Dennis is a clueless and slightly overweight guy, who left his pregnant fiancée five years earlier. Every day, Dennis tries to persuade the woman he loves to accept him back into his life, but everyday he fails. When he discovers that Libby has found a partner in the form of American Whit, frustration grows, and Dennis vows, that for once in his life, he will finish something. This something ends up being a Nike River-run in London. With his friends Gordon and Mr. Ghoshdashtidar by his side, Dennis begins training for the marathon he must finish.Written by
Simon Pegg and Thandie Newton appeared in How to Lose Friends & Alienate People (2008). See more »
When Dennis and Whit have their first conversation in the alley, a taxicab enters the street with its lights on. In the next shot, the lights are off, although it is night time at the moment. See more »
Where you goin, where you going? You gotta be kiddin me, Dennis? You can't be serious! The guy left you at the alter, pregnant!
[Puts Whit's wedding ring on the table]
What a shithead.
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Closing credits shown in (hard to read) foot-prints, as in a marathon runner running. See more »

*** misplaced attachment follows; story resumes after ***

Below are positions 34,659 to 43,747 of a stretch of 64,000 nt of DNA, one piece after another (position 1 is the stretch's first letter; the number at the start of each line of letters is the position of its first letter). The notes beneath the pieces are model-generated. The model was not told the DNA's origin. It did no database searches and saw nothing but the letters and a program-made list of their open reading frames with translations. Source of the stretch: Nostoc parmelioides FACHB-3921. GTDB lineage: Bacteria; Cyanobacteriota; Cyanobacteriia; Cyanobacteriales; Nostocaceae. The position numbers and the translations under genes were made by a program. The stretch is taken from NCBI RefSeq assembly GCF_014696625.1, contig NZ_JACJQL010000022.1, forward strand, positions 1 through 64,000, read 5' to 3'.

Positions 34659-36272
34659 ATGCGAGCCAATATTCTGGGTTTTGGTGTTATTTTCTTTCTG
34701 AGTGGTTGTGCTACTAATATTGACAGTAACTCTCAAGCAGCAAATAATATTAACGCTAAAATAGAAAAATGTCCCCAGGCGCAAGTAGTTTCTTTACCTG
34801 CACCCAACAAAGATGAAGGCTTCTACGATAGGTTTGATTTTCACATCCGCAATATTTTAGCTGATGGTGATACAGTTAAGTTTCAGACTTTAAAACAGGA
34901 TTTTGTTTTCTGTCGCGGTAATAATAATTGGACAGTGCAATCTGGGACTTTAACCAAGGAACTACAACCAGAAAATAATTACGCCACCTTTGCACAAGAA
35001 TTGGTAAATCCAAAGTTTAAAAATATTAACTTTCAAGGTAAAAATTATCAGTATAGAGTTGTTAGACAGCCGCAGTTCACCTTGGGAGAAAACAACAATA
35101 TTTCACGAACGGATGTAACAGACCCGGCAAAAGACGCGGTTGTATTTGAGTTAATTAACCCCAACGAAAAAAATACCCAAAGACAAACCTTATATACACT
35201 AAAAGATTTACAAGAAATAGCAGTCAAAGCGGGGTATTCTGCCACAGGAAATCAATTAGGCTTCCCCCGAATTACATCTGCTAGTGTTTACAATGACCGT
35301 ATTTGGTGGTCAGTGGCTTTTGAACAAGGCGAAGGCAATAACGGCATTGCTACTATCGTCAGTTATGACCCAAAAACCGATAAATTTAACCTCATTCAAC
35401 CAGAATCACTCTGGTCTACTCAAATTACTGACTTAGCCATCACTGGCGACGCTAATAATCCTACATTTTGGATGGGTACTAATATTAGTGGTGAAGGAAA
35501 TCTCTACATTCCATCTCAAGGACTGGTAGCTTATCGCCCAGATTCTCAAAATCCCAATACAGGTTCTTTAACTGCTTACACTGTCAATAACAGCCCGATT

Two words are dubbed over in the version shown on HBO in the United States. (1) While in the bun shop, the little old lady calls Dennis a "prick" instead of a "cock". (2) When Libby is showing Gordon the bathroom, he says that he put on Italian loafers and they "hurt like hell" instead of "hurt like fuck". In both instances, the actor's mouths are clearly mouthing the correct words, which are also shown in the closed captions. See more »
Written, Arranged and Produced by The Envy Corps
Co Produced by Matt Sepanic
Lyrics by Luke Petipoole
Performed by The Envy Corps
Courtesy of Mercury Records (London) Ltd
Under license from Universal Music Operations See more »
Humorous retelling of film Running 
This was a great film and had me and the rest of the audience in stitches. Well worth seeing and for those that have seen Michael Douglas in the Running  the tale will be somewhat familiar.
Simon Pegg delivers the comedic moments superbly (doesn't he always?) and yet also convincingly parts a warm touch to, well, those warm touching moments in the film that he shares with his son.
Harish Patel deserves a very honourable mention as Pegg's landlord-cum-mentor-cum-trainer. The only problem with the film was that all the way through I was waiting on Nick Frost to make at least a cameo appearance - talking of which the David Walliams scene will bring a smile to those Little Britaners out there.
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